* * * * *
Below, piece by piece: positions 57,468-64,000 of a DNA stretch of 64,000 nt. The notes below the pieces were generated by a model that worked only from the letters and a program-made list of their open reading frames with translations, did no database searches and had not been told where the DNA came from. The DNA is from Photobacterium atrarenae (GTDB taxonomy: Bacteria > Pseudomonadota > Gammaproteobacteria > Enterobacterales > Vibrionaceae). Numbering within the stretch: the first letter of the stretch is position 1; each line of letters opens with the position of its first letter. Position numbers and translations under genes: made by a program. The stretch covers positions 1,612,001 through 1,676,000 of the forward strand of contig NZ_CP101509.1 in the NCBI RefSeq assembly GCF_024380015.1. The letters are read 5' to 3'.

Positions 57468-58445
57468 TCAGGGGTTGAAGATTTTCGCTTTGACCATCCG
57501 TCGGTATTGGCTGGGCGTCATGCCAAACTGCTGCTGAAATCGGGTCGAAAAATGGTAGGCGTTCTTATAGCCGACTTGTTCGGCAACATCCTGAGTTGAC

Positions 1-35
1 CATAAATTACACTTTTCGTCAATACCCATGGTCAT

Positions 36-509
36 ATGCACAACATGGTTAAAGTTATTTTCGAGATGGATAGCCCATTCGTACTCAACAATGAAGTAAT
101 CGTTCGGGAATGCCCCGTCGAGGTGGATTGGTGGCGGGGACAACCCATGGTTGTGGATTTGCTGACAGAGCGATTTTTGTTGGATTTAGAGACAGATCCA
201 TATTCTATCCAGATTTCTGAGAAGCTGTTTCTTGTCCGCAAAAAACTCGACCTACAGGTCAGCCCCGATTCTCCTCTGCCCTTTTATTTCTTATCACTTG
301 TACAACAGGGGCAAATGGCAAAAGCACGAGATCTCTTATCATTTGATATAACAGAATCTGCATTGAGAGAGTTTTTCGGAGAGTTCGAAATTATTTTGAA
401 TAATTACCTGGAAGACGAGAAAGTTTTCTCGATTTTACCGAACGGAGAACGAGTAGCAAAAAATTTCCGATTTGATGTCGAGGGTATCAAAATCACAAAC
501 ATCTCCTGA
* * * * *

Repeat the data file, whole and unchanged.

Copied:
Below, piece by piece: positions 57,468-64,000 of a DNA stretch of 64,000 nt. The notes below the pieces were generated by a model that worked only from the letters and a program-made list of their open reading frames with translations, did no database searches and had not been told where the DNA came from. The DNA is from Photobacterium atrarenae (GTDB taxonomy: Bacteria > Pseudomonadota > Gammaproteobacteria > Enterobacterales > Vibrionaceae). Numbering within the stretch: the first letter of the stretch is position 1; each line of letters opens with the position of its first letter. Position numbers and translations under genes: made by a program. The stretch covers positions 1,612,001 through 1,676,000 of the forward strand of contig NZ_CP101509.1 in the NCBI RefSeq assembly GCF_024380015.1. The letters are read 5' to 3'.

Positions 57468-58445
57468 TCAGGGGTTGAAGATTTTCGCTTTGACCATCCG
57501 TCGGTATTGGCTGGGCGTCATGCCAAACTGCTGCTGAAATCGGGTCGAAAAATGGTAGGCGTTCTTATAGCCGACTTGTTCGGCAACATCCTGAGTTGAC

Positions 1-35
1 CATAAATTACACTTTTCGTCAATACCCATGGTCAT

Positions 36-509
36 ATGCACAACATGGTTAAAGTTATTTTCGAGATGGATAGCCCATTCGTACTCAACAATGAAGTAAT
101 CGTTCGGGAATGCCCCGTCGAGGTGGATTGGTGGCGGGGACAACCCATGGTTGTGGATTTGCTGACAGAGCGATTTTTGTTGGATTTAGAGACAGATCCA
201 TATTCTATCCAGATTTCTGAGAAGCTGTTTCTTGTCCGCAAAAAACTCGACCTACAGGTCAGCCCCGATTCTCCTCTGCCCTTTTATTTCTTATCACTTG
301 TACAACAGGGGCAAATGGCAAAAGCACGAGATCTCTTATCATTTGATATAACAGAATCTGCATTGAGAGAGTTTTTCGGAGAGTTCGAAATTATTTTGAA
401 TAATTACCTGGAAGACGAGAAAGTTTTCTCGATTTTACCGAACGGAGAACGAGTAGCAAAAAATTTCCGATTTGATGTCGAGGGTATCAAAATCACAAAC
501 ATCTCCTGA